It was said that last Saturdays All Black romp against Japan in Yokohama was like a “Festival” game, with plenty of running rugby and tossing the ball around with gay abandon from both sides.

Since the birth of professional rugby two decades ago, “Festival” rugby is little heard or played in the modern era.

In earlier times, a number of (social) clubs to promote the game were formed such as the Barbarians, Centurions and Harlequins.

The names of many of the clubs had direct links to similar organisations in England.

Membership was usually by invitation issued to former players, officials and administrators who had given good service to the game.

The general aim of the clubs were to foster and promote rugby in their areas by putting-on first class fixtures and assist in the coaching and promotion of age-group rugby.

In 1962, the Bay of Plenty Wasps came into existence and permission was sought (and granted) from the Wasps Rugby Club of England, for the use of their club jersey colours and insignias.

After plenty of discussion amongst the inaugural membership, it was decided to organise one major fixture each season to raise funds for the Bay of Plenty team travelling funds. So came into existence the annual Wasps “Festival” match, held in Rotorua each Easter.

The Wasps games were granted first class status by the New Zealand Rugby Union.

In the 1960’s and 1970’s, the Wasps also ran secondary school first XV coaching clinics when the big guns of New Zealand rugby came to the Sulphur City.

On March 29 1964, the first of the Wasps first class encounters took place at the old Rugby Park in Rotorua, when the Wasps squared off against a Harlequins selection.

To say it was a who’s who of the greats of the game of the time, is an understatement.

The inaugural Wasps captain was Colin Meads, with other All Blacks such as Malcolm Dick, Adrian Clarke, Mac Herewini, Kevin Barry, BJ Lochore and Waka Nathan.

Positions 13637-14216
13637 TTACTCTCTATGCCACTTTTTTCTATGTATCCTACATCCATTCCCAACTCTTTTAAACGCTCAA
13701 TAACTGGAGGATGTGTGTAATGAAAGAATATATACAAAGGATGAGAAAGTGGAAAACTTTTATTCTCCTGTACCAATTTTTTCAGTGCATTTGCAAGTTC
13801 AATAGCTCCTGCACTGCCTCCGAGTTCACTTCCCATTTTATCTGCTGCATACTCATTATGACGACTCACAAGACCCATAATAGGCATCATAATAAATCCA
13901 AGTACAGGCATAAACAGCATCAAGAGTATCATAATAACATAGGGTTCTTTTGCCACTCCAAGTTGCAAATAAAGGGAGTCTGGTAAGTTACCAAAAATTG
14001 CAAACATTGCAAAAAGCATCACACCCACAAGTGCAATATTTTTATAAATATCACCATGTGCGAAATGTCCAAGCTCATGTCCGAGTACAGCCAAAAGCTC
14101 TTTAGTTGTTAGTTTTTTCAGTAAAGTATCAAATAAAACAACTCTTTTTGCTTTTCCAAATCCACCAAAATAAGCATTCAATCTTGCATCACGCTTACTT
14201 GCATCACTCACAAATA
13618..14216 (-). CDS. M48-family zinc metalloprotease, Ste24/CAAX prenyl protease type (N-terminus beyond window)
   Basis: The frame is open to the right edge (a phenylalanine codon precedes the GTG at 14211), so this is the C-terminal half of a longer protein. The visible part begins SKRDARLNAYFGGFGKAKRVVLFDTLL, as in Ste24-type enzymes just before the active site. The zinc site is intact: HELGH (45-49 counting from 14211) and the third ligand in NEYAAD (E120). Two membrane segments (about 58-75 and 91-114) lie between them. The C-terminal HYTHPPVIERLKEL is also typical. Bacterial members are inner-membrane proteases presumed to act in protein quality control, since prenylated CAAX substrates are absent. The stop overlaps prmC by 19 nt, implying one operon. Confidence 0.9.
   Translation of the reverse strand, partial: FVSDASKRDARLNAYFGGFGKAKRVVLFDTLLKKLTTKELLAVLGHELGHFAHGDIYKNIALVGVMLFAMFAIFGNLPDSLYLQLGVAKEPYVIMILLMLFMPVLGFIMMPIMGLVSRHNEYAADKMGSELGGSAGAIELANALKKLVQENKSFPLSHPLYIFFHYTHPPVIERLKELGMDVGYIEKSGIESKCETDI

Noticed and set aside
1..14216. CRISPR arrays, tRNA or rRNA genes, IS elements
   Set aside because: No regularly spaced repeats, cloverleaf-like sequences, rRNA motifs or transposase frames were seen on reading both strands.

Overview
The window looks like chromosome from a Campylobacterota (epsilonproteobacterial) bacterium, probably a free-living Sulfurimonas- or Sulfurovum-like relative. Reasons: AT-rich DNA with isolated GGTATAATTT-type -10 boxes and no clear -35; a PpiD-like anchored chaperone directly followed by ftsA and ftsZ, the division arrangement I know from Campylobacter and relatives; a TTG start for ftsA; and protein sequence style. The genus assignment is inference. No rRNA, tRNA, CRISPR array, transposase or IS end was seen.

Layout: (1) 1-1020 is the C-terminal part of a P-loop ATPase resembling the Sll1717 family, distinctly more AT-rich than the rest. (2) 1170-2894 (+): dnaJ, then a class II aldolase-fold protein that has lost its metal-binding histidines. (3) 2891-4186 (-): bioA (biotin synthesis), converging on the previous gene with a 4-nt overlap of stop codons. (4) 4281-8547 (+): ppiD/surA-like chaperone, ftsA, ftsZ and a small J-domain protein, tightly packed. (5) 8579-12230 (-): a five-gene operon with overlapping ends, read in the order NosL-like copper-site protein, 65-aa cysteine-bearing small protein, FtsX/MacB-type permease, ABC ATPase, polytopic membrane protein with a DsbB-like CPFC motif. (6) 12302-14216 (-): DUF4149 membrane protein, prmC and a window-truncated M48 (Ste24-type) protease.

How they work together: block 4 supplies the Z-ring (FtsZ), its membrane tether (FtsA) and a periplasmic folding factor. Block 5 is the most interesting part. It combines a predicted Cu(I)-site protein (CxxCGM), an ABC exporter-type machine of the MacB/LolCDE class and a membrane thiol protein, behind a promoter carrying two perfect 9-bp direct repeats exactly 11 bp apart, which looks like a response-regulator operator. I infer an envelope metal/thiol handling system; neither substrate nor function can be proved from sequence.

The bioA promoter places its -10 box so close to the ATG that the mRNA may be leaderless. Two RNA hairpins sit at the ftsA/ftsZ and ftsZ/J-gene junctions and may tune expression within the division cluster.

However, it was DB Clarke that the biggest cheers were reserved for, with the legendary fullback slotting three conversions and an equal number of penalty goals.

Locking the scrum with Pinetree, was New Zealand rugby cult hero in Peter Jones who had played a huge part in beating the 1956 Springboks at home.

Another 1956 All Black, to come out of retirement for the fixture, was Bay of Plenty’s own WN (Bill) Gray playing at centre for the Harlequins.

The Harlequins were led by HL “Snow” White who also dusted off his boots for the game.

In those days of no replacements during a game - the festival nature of the encounters saw players substituted, with well known Western Bay of Plenty rugby identity Max Heimann coming on at half-back for the second spell.

Ranfurly Shield Holders Marlborough, Auckland and Manawatu played the Harlequins, under the Wasps banner in the 1970’s, with a Wasps XV playing the Canterbury ‘Log of Wood’ holders in 1984.

The annual Easter weekend “festival” match was transferred to Taupo for the opening of Owen Delaney Park in 1985.

International visitors to play the Wasps were the Australian Barbarians in 1979 and Cardiff during 1988.

Professional Rugby and the prominence of the 7’s game saw a decline in the Wasps Easter attraction.

Today, the Wasps Club continues to foster Bay of Plenty age-group rugby, with their jersey given an airing each season, under the guise of a shadow Bay side in the buildup to the Steamers NPC campaign.

Sideline Sid
Sports correspondent & historian